Starry Night on October 19

The Leibniz Institute for Astrophysics Potsdam (AIP) invites to the next Starry Night in Babelsberg on Thursday, October 19, starting at 7:15 pm with a public lecture of Dr. Ralf-Dieter Scholz about our "Cool neighboring stars". Please note that the lecture will be given in German.
Starry Night on October 19

This red dwarf star (“Scholz's Star”) passed by the Sun 70,000 years ago in a distance of 10 light months. AIP researcher Ralf-Dieter Scholz discovered it in 2014. Credit: AIP, SuperCOSMOS Sky Surveys, WISE

Even though the stars in the sky seem to be standing still, they are moving rapidly through space. This applies to our home star, the Sun, as well. However, the fast movement of stars is not visible to the naked eye, because even the nearest celestial bodies are far away from us. They do not crash into each other, not even if their paths cross or if a star that is drifting by is passing our solar system. Surprisingly, we are not even close to knowing all our neighboring stars, as Ralf-Dieter Scholz will explain in his talk. The closest star, Proxima Centauri, has only been discovered about a hundred years ago. The search for further hidden red dwarf stars and the brown dwarfs, which are even harder to find but also surround our Sun in great numbers, goes on.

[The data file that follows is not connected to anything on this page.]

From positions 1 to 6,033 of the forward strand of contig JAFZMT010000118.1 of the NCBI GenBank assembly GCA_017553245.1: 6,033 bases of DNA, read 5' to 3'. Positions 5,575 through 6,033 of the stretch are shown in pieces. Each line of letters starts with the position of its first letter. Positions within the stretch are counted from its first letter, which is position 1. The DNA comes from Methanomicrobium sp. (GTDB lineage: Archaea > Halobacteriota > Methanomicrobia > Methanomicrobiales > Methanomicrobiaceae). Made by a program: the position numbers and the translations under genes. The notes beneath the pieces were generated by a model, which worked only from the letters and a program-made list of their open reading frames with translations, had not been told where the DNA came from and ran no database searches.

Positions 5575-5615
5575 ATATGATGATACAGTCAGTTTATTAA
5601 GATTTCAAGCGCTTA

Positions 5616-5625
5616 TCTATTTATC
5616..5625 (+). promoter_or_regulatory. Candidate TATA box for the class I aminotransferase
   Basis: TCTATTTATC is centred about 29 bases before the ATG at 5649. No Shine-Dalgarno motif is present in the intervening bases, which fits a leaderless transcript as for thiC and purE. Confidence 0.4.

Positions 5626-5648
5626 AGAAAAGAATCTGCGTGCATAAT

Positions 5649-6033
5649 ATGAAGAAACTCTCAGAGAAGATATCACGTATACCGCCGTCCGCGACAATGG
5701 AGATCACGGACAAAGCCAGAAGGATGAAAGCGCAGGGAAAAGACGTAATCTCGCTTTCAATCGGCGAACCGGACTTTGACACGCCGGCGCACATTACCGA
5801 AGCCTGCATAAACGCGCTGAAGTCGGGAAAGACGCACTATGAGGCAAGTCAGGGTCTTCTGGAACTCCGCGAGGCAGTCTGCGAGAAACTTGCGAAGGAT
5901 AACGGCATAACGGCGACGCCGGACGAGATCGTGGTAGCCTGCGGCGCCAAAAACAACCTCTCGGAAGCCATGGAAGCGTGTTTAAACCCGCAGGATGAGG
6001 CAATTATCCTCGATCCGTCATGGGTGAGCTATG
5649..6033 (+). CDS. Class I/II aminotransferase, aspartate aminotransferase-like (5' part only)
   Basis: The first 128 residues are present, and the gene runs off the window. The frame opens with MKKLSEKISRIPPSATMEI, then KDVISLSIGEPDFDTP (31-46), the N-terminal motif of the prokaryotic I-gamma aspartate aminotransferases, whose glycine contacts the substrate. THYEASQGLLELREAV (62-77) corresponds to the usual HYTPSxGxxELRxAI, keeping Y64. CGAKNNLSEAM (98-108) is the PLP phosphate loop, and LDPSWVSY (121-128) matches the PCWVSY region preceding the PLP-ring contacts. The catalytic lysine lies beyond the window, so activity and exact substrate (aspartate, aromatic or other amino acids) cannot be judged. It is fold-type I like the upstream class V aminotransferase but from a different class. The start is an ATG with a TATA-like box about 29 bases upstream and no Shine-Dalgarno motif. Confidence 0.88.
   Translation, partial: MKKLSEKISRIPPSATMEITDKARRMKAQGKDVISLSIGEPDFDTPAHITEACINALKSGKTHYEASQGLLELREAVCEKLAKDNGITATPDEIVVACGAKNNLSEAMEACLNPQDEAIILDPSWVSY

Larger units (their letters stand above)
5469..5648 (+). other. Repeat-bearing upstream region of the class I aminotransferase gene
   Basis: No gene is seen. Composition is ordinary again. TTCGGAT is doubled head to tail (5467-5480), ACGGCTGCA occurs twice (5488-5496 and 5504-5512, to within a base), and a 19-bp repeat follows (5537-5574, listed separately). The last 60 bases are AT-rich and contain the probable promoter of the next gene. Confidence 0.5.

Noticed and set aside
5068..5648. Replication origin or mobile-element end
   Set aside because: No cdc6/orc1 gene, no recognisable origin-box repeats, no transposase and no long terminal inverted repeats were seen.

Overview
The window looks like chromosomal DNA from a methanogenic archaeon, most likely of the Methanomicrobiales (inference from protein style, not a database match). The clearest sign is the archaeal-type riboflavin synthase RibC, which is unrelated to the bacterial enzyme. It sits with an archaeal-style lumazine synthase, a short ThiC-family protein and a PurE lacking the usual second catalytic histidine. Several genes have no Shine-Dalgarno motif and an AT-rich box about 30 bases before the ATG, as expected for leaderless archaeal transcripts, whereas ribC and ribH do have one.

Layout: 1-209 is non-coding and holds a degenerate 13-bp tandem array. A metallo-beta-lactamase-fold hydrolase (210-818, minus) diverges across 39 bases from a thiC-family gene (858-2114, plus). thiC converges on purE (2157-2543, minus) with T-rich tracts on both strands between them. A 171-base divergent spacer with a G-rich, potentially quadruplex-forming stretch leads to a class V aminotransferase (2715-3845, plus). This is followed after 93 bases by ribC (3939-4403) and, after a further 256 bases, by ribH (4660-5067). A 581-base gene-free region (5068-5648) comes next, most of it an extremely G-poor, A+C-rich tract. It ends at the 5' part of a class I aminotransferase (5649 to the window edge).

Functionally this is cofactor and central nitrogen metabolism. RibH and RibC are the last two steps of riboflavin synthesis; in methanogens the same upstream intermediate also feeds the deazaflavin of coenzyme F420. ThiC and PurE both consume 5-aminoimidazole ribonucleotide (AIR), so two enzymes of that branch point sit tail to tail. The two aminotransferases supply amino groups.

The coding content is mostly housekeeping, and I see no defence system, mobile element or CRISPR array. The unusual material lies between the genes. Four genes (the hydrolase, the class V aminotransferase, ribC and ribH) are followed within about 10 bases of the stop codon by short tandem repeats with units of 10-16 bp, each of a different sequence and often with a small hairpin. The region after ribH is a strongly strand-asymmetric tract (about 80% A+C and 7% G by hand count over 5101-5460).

After the talk, we offer a tour over the AIP campus and – if the sight is clear – an observation with one of our historical reflecting telescopes.

We look forward to your visit!

Free entry, no previous registration necessary.

Location: AIP, An der Sternwarte 16, 14482 Potsdam